Having a female Dr Who, well co-written with female scriptwriters, would be utterly fantastic. It would provide a strong female role model for girls, it would provide a great opportunity to explore some complex themes around identity – something that Dr Who has done so well in the past – and it would be a great watch for us women who are so fed up of seeing a male world reflected to us as if we don’t exist. 

So come on, BBC, get your act together. More female writers and a female lead is exactly what the Doctor ordered. 

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(Cross-posted from Kits and Mortar.)

Ever thought about converting a chapel into a cosy little house? Or driven past a derelict barn and wished you could renovate it? Have you taken the plunge and bought a chicken shed that’s just oozing potential? And are you going to do something green with it?

Well, I had a call from a lovely chap called Greg Goff at Twofour Broadcast this morning who’s looking for an eco-rennovation project to film for a new series called House Wrecks to Riches. The team are currently filming a number of builds, including a warehouse, a windmill, a milking parlour and a lighthouse, and Greg is really keen to find a green project that they can add to their list.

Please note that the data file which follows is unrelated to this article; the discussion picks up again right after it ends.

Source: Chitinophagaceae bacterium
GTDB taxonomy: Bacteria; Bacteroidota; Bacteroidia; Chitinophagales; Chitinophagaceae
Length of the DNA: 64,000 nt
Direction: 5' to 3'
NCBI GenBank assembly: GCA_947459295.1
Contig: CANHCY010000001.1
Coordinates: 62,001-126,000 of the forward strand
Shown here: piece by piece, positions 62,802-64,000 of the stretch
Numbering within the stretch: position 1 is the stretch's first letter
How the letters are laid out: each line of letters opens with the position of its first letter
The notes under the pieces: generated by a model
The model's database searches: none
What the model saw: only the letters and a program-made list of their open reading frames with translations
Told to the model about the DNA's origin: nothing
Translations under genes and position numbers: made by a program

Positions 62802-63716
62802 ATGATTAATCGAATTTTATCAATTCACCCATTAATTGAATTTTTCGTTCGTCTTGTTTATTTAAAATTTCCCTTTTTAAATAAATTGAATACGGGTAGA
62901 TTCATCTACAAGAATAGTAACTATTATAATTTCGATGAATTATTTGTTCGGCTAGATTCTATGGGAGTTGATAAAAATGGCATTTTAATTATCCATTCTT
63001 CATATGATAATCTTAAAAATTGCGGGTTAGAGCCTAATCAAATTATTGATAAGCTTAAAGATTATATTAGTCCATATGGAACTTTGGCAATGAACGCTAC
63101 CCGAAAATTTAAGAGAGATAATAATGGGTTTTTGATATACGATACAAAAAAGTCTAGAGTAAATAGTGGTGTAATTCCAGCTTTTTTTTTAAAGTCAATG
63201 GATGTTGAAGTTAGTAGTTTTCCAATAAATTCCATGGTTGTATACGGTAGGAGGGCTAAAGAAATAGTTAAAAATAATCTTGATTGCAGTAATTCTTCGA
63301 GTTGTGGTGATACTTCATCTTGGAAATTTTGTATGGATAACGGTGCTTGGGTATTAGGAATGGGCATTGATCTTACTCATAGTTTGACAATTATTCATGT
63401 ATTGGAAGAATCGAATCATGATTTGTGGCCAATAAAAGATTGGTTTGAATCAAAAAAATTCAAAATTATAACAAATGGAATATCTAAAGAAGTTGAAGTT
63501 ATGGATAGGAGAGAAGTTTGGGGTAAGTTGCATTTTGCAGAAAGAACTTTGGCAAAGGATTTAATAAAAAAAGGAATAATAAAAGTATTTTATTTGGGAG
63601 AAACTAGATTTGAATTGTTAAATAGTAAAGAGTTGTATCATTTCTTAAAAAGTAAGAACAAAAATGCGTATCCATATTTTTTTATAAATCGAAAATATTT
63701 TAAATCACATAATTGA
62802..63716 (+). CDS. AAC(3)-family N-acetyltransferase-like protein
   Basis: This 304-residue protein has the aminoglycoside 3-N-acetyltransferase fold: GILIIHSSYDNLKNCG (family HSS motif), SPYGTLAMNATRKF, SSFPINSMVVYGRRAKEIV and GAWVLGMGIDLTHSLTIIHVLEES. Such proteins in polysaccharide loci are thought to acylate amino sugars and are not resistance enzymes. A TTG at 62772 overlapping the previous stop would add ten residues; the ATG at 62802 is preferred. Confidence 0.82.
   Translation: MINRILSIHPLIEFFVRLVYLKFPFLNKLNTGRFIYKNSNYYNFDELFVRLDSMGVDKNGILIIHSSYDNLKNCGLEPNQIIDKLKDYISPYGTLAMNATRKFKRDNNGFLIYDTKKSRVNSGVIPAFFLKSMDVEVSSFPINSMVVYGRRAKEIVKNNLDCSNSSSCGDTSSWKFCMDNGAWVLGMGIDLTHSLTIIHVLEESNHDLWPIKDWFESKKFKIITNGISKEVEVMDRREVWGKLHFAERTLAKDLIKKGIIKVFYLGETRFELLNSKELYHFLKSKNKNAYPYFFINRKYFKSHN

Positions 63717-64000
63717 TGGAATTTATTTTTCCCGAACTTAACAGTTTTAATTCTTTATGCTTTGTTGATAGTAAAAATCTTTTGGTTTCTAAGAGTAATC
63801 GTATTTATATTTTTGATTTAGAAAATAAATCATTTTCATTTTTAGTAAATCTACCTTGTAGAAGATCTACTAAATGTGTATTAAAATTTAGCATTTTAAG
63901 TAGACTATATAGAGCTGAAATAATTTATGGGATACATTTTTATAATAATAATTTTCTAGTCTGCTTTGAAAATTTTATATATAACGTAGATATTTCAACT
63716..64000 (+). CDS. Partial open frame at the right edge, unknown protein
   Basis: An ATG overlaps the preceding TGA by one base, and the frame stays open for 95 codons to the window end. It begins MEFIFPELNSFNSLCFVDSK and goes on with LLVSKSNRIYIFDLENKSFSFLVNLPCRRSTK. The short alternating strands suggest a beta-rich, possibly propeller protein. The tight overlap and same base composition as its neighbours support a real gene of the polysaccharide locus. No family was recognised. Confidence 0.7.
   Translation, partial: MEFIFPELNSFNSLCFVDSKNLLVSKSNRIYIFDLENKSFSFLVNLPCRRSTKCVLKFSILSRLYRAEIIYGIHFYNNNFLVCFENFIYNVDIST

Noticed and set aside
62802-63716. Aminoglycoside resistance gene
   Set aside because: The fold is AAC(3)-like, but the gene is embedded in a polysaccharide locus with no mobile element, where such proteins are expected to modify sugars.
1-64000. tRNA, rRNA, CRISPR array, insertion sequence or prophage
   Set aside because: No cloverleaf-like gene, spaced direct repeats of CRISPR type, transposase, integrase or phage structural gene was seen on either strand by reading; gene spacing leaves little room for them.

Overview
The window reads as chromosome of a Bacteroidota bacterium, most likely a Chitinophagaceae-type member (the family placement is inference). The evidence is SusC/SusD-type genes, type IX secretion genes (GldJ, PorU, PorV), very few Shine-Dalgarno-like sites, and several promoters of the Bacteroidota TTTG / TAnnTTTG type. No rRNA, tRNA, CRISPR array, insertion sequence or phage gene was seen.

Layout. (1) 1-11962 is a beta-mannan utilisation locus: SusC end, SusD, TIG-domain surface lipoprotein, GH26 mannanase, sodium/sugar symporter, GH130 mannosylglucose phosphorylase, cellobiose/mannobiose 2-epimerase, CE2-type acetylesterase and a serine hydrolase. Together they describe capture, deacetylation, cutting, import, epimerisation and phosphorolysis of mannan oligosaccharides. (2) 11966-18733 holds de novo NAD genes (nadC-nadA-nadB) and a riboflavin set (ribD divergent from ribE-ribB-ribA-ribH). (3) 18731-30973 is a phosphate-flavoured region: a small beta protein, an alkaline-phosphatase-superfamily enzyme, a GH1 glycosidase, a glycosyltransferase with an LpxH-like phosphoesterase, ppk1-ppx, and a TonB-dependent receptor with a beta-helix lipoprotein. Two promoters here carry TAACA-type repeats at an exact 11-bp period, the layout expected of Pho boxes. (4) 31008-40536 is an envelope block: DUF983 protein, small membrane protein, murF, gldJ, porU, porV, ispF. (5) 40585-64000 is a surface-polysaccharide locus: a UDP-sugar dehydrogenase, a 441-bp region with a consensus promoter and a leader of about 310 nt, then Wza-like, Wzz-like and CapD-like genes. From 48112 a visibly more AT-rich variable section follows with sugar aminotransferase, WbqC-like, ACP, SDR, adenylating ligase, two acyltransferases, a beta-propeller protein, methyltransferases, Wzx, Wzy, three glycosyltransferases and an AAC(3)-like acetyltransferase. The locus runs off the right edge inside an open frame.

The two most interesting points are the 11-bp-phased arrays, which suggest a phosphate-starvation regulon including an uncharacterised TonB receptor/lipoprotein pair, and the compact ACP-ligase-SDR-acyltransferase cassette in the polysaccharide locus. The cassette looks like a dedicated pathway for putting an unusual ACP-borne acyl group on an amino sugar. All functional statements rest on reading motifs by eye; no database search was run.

The programme will follow a project from the very beginning, so you should have planning permission and be ready to rock and roll, but not have quite started yet. The production team will then come and have a look round the existing building and talk to you about what you’re going to do with it. They’ll then film through until the end of the year, which will hopefully be enough time for you to reach completion!

Your project doesn’t have to be huge, it just has to be green – and part of the interest will be in seeing how you interpret the idea of ‘environmentally friendly’. One thing I’ve learnt in the short time Kits and Mortar has been around is that ‘green’ definitely means different things to different people. The key thing is that green is at the centre of your build. That might mean a reed bed water filtration system, or straw bale building, or turf roofs, or using any other green technique or material.